Q signals — Three-letter symbols beginning with Q. Used on CW to save time and to improve communication. Some examples are QRS (send slower), QTH (location), QSO (ham conversation) and QSL (acknowledgment of receipt).
QRL? — Ham radio Q signal meaning “Is this frequency in use?”
QSL card — A postcard that serves as a confirmation of communication between two hams.
QSO — A conversation between two radio amateurs.
Quarter-wavelength vertical antenna — An antenna constructed of a quarter-wavelength long radiating element placed perpendicular to the earth.
Radio Amateur Civil Emergency Service (RACES) — A part of the Amateur Service that provides radio communications for civil preparedness organizations during local, regional or national civil emergencies.
Radio-frequency interference (RFI) — Disturbance to electronic equipment caused by radio-frequency signals.
Radioteletype (RTTY) — Radio signals sent from one teleprinter machine to another machine. Anything that one operator types on his teleprinter will be printed on the other machine. Also known as narrow-band direct-printing telegraphy.
Receiver–A device that converts radio waves into signals we can hear or see.
Receiver incremental tuning (RIT)–A transceiver control that allows for a slight change in the receiver frequency without changing the transmitter frequency. Some manufacturers call this a clarifier (CLAR) control.
Receiver overload — Interference to a receiver caused by a strong RF signal that forces its way into the equipment. A signal that overloads the receiver RF amplifier (front end) causes front-end overload. Receiver overload is sometimes called RF overload.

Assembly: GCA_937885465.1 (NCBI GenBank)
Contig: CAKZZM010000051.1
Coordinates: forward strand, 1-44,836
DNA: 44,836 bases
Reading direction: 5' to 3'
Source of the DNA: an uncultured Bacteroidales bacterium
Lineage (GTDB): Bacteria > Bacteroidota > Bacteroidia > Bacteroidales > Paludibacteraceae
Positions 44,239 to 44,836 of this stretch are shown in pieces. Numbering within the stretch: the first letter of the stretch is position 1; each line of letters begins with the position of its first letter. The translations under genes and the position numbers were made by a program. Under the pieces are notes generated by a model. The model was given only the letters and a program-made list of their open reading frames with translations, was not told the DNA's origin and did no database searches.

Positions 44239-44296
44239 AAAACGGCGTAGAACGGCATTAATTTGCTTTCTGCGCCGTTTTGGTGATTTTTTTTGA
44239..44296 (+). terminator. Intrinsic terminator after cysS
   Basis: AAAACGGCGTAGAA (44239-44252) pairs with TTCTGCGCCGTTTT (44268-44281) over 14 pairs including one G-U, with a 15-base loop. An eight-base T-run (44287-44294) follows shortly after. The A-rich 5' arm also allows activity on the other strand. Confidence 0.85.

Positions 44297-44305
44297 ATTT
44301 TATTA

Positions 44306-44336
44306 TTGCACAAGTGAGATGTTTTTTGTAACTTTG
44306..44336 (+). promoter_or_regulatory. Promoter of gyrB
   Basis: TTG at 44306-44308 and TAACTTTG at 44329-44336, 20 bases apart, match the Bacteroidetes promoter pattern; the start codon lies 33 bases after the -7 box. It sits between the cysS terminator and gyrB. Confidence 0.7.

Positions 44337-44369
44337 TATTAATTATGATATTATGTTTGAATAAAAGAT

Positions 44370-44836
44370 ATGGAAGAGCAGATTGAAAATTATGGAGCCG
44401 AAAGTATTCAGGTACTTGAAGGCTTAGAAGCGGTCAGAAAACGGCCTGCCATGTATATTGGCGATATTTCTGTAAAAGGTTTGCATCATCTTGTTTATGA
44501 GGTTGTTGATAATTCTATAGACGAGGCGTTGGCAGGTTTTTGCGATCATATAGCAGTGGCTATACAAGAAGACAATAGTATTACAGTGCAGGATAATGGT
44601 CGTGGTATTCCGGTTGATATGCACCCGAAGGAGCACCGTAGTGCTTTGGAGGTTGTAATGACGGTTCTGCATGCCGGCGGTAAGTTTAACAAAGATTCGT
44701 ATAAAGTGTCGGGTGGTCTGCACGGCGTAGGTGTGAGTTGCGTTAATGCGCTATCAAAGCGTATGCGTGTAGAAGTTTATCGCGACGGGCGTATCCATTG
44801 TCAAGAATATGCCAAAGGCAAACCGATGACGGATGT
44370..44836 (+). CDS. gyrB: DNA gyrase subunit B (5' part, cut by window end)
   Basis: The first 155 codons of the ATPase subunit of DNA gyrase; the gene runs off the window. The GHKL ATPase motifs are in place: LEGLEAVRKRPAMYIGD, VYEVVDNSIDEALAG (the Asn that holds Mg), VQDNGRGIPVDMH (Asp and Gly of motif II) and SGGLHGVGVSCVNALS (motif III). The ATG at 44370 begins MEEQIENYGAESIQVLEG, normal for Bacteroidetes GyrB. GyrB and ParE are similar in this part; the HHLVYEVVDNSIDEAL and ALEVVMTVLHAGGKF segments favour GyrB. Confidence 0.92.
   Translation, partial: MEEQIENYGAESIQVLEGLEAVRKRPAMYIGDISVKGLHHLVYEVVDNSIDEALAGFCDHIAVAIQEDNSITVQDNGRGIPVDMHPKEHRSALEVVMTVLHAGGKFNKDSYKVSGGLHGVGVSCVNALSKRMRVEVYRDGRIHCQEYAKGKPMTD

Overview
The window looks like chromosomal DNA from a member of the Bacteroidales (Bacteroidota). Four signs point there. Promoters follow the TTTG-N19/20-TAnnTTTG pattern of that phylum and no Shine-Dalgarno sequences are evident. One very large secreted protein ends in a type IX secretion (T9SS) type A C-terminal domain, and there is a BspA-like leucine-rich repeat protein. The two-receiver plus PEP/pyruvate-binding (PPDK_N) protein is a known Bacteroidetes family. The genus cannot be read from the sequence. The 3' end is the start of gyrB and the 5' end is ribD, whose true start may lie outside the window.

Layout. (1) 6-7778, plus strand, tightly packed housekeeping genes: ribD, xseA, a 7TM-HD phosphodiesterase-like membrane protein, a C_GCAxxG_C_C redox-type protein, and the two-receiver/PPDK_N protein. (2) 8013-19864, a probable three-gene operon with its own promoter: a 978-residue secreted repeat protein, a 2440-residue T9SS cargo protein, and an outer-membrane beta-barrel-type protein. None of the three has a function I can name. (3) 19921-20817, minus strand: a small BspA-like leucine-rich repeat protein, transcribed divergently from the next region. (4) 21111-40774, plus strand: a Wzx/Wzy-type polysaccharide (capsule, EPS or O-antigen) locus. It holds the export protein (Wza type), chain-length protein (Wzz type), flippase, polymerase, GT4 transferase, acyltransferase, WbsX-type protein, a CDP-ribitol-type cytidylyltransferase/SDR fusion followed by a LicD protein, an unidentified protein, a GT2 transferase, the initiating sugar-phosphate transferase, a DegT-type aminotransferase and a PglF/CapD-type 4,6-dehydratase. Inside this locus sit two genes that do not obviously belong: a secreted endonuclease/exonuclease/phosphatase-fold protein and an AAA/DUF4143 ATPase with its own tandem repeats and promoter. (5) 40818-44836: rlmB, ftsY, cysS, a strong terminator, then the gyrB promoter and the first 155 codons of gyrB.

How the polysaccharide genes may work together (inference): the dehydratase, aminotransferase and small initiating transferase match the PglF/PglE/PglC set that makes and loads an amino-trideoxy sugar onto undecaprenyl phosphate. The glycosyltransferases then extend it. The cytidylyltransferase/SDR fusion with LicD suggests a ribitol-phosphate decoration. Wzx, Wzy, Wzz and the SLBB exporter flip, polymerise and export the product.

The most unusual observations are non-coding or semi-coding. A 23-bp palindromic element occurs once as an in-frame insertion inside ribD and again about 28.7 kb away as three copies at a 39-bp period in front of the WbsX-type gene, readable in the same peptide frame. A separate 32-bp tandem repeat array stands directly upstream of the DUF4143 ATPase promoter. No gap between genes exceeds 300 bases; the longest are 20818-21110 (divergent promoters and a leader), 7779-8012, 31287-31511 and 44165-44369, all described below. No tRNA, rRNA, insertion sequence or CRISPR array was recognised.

Reflection — Signals that travel by line-of-sight propagation are reflected by large objects like buildings.
Reflector — An element behind the driven element in a Yagi and some other directional antennas.
Repeater station — An amateur station that automatically retransmits the signals of other stations.
Resistance — The ability to oppose an electric current.
Resistor — Any material that opposes a current in an electrical circuit. An electronic component specifically designed to oppose or control current through a circuit.
Resonant frequency — The desired operating frequency of a tuned circuit. In an antenna, the resonant frequency is one where the feed-point impedance contains only resistance.
RF burn — A burn produced by coming in contact with exposed RF voltages.
RF carrier — A steady radio frequency signal that is modulated to add an information signal to be transmitted. For example, a voice signal is added to the RF carrier to produce a phone emission signal.
RF overload — Another term for receiver overload.
RF radiation — Waves of electric and magnetic energy. Such electromagnetic radiation with frequencies as low as 3 kHz and as high as 300 GHz are considered to be part of the RF region.
RF safety — Preventing injury or illness to humans from the effects of radio-frequency energy.
Rig–The radio amateur’s term for a transmitter, receiver or transceiver.
RST — A system of numbers used for signal reports: R is readability, S is strength and T is tone. (On single-sideband phone, only R and S reports are used.)
Safety interlock — A switch that automatically turns off ac power to a piece of equipment when the top cover is removed.
Schematic symbol — A drawing used to represent a circuit component on a wiring diagram.
Selectivity–The ability of a receiver to separate two closely spaced signals.
Sensitivity–The ability of a receiver to detect weak signals.
Series circuit — An electrical circuit in which all the electrons must flow through every part of the circuit. There is only one path for the electrons to follow.
Shack — The room where an Amateur Radio operator keeps his or her station equipment.
Short circuit — An electrical circuit in which the current does not take the desired path, but finds a shortcut instead. Often the current goes directly from the negative power-supply terminal to the positive one, bypassing the rest of the circuit.